LHU professors Dr. Shonah Hunter and her retired husband, Dr. Ralph Harnishfeger, established the Hunter-Harnishfeger Family Scholarship in 2018.
Lock Haven University biology professors, Dr. Shonah Hunter and her husband Dr. Ralph Harnishfeger, came to LHU in 1989 and 1990, respectively. Hunter is set to enter her 32nd year at LHU in the fall. Harnishfeger taught for 28 years and retired in 2018. It was also in 2018, that they donated $36,000 to establish the Hunter-Harnishfeger Family Scholarship to annually award exemplary biology students transitioning from their freshman to sophomore year.
The daughter of educators and Christian missionaries, Hunter started the scholarship in honor of her mother who passed away in 2017, just a few weeks shy of her 101st birthday.
“Education has always been transformational for our family,” Hunter said. “This was a great way to celebrate students making the most of their education.”
Hunter was inspired to establish the scholarship after a conversation with one of her students in which she learned that although the student was receiving financial aid, she was still struggling to afford her tuition. That student ultimately became the scholarship’s first recipient.
Each year, a new recipient is selected, however, the scholarship also follows previous recipients from sophomore to junior to senior year. In 2019 a second biology student was selected. In the 2020-21 school year, a third recipient will be selected, and all three students will each receive $1,000 toward the cost of earning their degree.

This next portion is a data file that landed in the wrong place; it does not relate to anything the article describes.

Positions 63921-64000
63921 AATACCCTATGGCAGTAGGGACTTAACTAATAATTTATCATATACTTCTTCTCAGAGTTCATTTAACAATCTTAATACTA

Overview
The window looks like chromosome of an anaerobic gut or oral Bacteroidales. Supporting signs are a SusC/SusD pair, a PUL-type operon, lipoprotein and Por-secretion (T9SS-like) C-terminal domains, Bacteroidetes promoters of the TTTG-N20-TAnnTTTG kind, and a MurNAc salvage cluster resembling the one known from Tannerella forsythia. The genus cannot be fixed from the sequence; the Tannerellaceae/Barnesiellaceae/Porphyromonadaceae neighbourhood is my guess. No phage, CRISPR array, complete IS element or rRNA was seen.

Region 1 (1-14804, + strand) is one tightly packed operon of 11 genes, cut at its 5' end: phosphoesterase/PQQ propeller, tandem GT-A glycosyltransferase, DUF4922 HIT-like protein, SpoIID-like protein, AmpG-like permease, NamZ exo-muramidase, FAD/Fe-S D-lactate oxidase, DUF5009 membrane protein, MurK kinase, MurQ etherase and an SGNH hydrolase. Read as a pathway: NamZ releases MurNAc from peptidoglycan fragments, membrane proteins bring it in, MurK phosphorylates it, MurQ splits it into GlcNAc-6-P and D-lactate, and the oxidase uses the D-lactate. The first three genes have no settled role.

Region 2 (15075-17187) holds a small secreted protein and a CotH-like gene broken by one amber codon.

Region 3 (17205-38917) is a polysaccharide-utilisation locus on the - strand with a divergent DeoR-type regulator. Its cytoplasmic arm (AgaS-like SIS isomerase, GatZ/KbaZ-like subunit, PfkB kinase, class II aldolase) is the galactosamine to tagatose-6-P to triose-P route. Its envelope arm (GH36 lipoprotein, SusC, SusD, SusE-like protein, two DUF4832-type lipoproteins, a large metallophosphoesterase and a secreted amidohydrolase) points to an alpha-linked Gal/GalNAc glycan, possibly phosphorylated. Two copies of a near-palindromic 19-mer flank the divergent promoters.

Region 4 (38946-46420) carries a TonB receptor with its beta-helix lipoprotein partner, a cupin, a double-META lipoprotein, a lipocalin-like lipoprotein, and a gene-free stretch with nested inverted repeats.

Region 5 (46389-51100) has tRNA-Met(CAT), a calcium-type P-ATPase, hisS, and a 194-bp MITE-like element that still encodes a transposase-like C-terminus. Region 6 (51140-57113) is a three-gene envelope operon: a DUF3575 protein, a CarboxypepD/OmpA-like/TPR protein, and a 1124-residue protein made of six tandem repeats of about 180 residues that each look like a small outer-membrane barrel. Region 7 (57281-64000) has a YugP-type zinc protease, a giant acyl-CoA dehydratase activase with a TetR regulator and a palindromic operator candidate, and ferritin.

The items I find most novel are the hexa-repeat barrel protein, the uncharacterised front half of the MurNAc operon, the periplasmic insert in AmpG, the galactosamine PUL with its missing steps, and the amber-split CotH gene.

Hunter and Harnishfeger also continue to add to the fund so that it will become sustainable.
“It’s very rewarding to feel like you’ve played a role in someone having a better life,” Harnishfeger said. “We’ve always felt that education was one of the most important things in life. Here in Pennsylvania, the research shows that education makes all the difference for middle- and low-income students.”
Another issue that Hunter and Harnishfeger are passionate about is food insecurity, and they frequently contribute to Lock Haven University’s food pantry, The Haven Cupboard.
The Haven Cupboard provides non-perishable food items to LHU students in need. During the spring semester The Haven Cupboard served approximately 65 students per week, according to Dr. Amy Downes, assistant director of LHU’s Center for Excellence and Inclusion. The cupboard continues to serve about 40 students each week, even though the semester has ended.
Hunter and Harnishfeger frequently contribute supermarket gift cards to afford students access to perishable foods like meats, produce, milk and other dairy products.
“I grew up in Jamaica so I’ve always been aware of food insecurity and passionate about helping people who are in need of food,” Hunter said. “A lot of people don’t realize how food insecure many of our students are. It’s very gratifying to know that we can help them.”
Downes, who runs The Haven Cupboard, lauded Hunter and Harnishfeger for their generosity and commitment to LHU students.
“They both understand that academic performance, retention, and overall well-being are significantly impacted when students do not have enough food that is nutritionally adequate,” Downes said. “Their support has helped to feed and show love for many students at LHU.
Hunter and Harnishfeger proudly describe themselves as a Lock Haven University family. Both of their children are LHU graduates. Their son is currently pursuing a second degree at LHU in secondary education math.
“We’re very committed to LHU,” Hunter said. “We have so many wonderful students here. They get a great education and we’re glad that our scholarship might help some students that otherwise might not be able to complete their degree.”
“We have a great system, a great department and a great community here at Lock Haven University,” Harnishfeger added. “I wish more people knew what a hidden gem Lock Haven University is.”